The 'AIG Effect:' Luxury travel just isn't cool anymore

Corporate travel has plummeted, and it's not just because companies want to save money. They also want to save face.

The hotel bigwigs of Miami-Dade County are now finding it hard to lie in the bed they spent so long making. There, A-list properties are reporting that a third of their convention business has evaporated since the start of 2009.

''We've worked so long and hard to have a sophisticated and upscale destination,'' said Miami-Dade tourism director William Talbert III. ``[And now] it's being portrayed as not acceptable to meet in this kind of destination.'' To that end, the tourism lobby is launching a search to find a "Joe the Bellman" type -- an average working-class dude a la Joe the Plumber -- whom it can use to shore up public opinion of its faltering luxury-travel niche.

After AIG was caught with its hand in the cookie jar, taking lavish $500,000 spa retreats while it was begging for bailouts on Capitol Hill, luxury business trips are seen as obnoxiously gauche. They could even be bad for business, as customers are now more likely to avoid companies that are seen to be spending their funds (or worse, government funds) frivolously. The Miami Herald says hotels are getting walloped by that "AIG Effect."

Americans are ticked off about the excess, but some hoteliers want to blame the government. "It's perilously close to becoming a witch hunt," says one rep for the travel industry. But if the travel industry built itself up on a foundation of conspicuous consumption and excess, it's not our leaders' fault.

All over the luxury market, you're seeing vendors suddenly bowing to pressure to show some value and some sense. That's good news for the leisure traveler. Brian Ek, a rep for, recently pointed out that the cities with some of the best hotel bargains these days are cities that were once flush with convention traffic, including Chicago, New York, Atlanta, Miami, Anaheim, San Francisco, and Orlando (where air traffic dropped by 11.3% in January). With activity at a low, there are tons of empty rooms in mammoth hotels, and therefore there are currently tons of deals to be had.

In the 1990s, Las Vegas made the mistake of pitching itself as a family destination. When that didn't work, it made the mistake of re-casting itself as a luxury destination. Now it's doubly full of regret -- and of hot deals. Meanwhile, cities that were once overlooked by companies looking for sexier meeting destinations are now entering the spotlight. Goodbye, San Francisco! Sacramento is taking your business now. Farewell, Chicago, We're going to Indianapolis, a city upon which our shareholders will smile.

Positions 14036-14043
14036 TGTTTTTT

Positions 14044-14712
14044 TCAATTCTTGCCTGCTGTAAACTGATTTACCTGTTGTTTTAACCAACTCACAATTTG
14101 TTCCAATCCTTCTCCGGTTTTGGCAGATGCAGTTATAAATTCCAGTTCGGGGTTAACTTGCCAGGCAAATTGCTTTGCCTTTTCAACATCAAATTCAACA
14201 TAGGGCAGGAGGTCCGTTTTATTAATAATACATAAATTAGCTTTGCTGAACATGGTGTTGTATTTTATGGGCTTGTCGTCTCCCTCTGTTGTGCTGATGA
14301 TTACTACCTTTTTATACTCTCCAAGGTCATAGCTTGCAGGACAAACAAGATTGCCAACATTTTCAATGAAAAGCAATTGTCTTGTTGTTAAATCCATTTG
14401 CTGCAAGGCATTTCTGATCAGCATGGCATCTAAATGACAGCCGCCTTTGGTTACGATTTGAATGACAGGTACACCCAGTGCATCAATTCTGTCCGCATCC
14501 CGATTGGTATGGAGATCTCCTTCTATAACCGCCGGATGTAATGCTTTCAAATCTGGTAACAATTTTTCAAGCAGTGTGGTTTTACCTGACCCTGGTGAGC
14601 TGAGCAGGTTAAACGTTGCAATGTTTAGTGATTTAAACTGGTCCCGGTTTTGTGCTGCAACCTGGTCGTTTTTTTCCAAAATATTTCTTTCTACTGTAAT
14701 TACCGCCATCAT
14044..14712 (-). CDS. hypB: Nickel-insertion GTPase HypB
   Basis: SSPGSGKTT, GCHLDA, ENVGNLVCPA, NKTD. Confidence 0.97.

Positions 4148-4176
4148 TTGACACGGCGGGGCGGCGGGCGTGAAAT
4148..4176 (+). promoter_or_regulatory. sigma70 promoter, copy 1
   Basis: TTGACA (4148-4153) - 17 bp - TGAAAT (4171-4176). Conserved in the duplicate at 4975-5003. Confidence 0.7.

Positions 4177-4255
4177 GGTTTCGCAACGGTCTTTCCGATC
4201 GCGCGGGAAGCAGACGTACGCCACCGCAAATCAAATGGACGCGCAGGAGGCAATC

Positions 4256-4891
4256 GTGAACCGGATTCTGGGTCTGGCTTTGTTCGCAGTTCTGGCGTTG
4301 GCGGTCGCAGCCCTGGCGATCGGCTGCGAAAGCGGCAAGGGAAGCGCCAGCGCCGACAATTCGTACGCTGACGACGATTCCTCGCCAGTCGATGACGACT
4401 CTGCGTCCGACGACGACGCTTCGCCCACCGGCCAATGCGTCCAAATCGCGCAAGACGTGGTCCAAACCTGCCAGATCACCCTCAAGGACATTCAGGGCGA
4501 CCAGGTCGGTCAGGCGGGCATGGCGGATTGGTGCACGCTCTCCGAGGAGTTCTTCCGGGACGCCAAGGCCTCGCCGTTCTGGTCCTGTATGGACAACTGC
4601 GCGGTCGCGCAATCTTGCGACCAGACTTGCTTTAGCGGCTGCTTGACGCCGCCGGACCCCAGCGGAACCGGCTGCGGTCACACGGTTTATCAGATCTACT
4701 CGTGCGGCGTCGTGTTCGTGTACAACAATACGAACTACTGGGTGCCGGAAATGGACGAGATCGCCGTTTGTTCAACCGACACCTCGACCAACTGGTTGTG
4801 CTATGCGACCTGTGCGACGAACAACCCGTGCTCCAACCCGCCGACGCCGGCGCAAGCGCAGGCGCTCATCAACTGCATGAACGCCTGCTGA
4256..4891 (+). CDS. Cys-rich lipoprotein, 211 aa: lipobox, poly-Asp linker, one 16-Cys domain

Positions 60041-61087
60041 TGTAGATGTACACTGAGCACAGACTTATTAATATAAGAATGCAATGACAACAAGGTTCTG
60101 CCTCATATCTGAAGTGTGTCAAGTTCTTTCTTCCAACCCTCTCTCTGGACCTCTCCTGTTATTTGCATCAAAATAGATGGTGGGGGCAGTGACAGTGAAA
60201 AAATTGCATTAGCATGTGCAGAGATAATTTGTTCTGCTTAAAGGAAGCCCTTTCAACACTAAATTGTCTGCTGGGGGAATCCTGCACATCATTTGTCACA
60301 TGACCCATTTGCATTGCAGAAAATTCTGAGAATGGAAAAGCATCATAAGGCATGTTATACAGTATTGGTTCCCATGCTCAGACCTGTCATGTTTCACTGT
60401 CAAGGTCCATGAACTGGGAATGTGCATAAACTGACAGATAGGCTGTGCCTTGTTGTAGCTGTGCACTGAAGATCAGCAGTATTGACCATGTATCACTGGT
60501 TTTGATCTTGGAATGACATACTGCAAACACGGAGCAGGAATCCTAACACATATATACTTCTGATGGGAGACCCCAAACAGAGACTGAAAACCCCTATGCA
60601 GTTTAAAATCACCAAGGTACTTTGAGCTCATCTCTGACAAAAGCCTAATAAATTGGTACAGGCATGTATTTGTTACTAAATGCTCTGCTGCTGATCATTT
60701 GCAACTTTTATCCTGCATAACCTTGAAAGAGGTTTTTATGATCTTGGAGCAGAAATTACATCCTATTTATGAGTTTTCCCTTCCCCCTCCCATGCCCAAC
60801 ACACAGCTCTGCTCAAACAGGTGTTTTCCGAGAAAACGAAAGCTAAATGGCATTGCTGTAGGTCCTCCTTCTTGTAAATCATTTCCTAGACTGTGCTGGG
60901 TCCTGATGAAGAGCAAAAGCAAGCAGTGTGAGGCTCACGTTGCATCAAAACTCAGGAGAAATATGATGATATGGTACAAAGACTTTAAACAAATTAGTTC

Although the meetings market is getting slammed both for financial and social reasons, the luxury leisure market isn't faring much better. Places are either closing (Tamarack Resort in Idaho went just went kaput), not paying off their debts (Trump's Chicago tower is in trouble after condo sales stalled) or dealing like crazy.

Bermuda, one of the world's most upscale island destinations, is so hungry for business that it's offering to shave $400 off vacation packages going there. Bowing to the economy, Orient-Express has just introduced "downsized" versions of its grand train journeys--you leave the station in London and come back on the very same day! (Murder on the Orient-Express? There's barely time for a snack!) Yachts of Seabourn, a luxury cruise line sailing in Europe, has pruned its summer rates by 65%. (Doesn't that make you wonder how much we were overpaying before?)

My, how the pendulum swings. A few years ago, the travel industry was going mad. Hotels turned their back on value, peddling instead a carnival of pamper-your-pooch packages, petty added fees, and one-night-free-if-you-stay-for-twelve promotions in a race to see who could offer the most pointless or excessive product.

Now, after years of treating money-minded people like second-class customers, and after years of telling us that conspicuous consumption was the only reason to travel, vacation sellers are crawling back to play a game of "Let's Make a Deal." Even Conde Nast Traveller's cover stories look like they were ripped from Good Housekeeping. It is now, as they say, a buyer's market, and that's great for people who love to travel, even if it stinks for Joe the Bellman.
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